season typified the practice players' sweaty three-hour
saga--and boy, is this not their agenda. They played dummy
defense as the women dribbled among them. They rebounded balls
and passed them to the women on shooting drills. They played D,
and only D, in four-on-four, three-on-three, three-on-two,
two-on-one and one-on-one drills. They applied a full-court zone
as Summitt's team worked on breaking pressure, and then they
went into a 2-3 as the Lady Vols sharpened their half-court
offense. When the men had a chance to take off on a fast break,
Summitt usually blew her whistle and yelled, "Hold up. Bring it
back." Her quest for an unprecedented fourth straight NCAA
championship (and seventh overall) does not depend on Arbogast
and Perotti's being able to convert on a two-on-one.
What Summitt feels she gains by having her team practice against
males is obvious: athleticism. "It's a simple fact that guys, on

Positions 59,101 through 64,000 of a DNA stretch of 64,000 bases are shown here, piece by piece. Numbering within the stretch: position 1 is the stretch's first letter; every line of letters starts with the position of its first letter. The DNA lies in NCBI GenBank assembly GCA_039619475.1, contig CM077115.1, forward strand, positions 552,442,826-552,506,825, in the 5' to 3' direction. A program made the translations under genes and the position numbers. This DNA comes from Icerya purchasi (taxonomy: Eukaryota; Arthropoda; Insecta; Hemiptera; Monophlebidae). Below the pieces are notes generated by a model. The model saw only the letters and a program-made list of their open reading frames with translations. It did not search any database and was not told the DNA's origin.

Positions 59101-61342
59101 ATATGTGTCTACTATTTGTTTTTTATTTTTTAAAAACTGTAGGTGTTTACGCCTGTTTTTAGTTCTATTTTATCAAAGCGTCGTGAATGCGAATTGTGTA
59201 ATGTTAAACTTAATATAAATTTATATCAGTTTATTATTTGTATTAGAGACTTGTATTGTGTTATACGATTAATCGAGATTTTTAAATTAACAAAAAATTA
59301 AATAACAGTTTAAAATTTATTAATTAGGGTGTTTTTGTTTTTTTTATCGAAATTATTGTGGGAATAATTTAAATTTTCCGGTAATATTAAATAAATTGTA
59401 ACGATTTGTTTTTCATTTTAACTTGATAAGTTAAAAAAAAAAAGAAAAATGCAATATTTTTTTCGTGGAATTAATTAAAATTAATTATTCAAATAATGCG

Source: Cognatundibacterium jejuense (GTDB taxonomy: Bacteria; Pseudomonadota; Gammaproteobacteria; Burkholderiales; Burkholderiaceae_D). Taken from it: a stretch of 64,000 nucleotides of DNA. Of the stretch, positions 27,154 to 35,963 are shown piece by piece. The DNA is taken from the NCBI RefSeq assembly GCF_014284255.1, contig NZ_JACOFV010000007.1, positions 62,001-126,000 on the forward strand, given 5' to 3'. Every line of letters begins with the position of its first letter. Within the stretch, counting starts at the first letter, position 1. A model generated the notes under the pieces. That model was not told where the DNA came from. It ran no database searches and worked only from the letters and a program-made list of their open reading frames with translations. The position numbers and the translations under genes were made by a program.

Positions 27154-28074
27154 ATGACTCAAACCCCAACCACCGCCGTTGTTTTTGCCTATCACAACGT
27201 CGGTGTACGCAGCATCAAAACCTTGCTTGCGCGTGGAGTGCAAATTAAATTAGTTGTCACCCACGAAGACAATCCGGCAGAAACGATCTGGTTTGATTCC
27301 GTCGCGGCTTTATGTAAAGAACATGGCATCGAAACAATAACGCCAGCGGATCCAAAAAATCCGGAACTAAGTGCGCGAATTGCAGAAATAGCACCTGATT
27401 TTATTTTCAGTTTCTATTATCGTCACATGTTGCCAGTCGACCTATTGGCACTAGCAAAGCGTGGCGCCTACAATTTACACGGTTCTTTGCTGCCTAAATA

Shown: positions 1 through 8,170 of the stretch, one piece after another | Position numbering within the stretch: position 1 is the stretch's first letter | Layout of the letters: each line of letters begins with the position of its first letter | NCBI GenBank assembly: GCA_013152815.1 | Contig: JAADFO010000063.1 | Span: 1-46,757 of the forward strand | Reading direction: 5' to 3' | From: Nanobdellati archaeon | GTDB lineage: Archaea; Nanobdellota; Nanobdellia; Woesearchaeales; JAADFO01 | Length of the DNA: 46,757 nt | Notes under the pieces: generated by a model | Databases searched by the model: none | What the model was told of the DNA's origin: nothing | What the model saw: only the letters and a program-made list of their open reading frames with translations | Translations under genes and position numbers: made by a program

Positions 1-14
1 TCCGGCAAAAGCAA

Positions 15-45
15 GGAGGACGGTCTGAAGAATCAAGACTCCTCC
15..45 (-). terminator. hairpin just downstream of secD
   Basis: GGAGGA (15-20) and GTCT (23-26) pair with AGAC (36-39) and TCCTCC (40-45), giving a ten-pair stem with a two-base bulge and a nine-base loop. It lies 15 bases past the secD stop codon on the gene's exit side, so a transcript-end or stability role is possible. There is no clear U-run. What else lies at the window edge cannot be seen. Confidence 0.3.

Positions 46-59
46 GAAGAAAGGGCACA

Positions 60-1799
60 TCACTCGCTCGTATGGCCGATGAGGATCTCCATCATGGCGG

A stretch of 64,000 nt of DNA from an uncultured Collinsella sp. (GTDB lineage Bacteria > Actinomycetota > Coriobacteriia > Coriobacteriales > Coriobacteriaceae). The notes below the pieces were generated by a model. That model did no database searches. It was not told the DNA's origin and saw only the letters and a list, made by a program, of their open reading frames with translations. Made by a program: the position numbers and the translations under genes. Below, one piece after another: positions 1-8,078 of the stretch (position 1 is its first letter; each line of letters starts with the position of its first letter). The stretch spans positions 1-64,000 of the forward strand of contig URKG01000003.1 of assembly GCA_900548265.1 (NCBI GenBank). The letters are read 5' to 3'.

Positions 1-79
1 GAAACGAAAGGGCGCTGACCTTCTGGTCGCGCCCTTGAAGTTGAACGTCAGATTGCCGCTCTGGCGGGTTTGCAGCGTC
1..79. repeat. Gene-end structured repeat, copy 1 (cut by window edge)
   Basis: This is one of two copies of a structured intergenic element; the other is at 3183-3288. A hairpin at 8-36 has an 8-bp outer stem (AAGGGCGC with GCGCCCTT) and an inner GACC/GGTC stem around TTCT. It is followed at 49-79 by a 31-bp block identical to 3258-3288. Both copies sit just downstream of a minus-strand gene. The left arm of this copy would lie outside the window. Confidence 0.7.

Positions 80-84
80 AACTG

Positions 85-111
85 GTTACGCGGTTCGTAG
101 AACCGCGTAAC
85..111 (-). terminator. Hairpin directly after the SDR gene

the whole, are quicker, faster and stronger," says Summitt.
"What guys do is cover space, make the court seem a lot
smaller." If the court looks small in practice, it follows that
it looks bigger, more inviting, during games.
"When you see situations in practice that are unexpected, things
you have to react to, it prepares you for games," says Jolly.
"Anyway, most of us grew up playing against boys. It seems
Are the boys sometimes too physical? Earlier this season
Holdsclaw, the best women's player in the country, got a hip
pointer and was poked in the eye by one of the guys. Perotti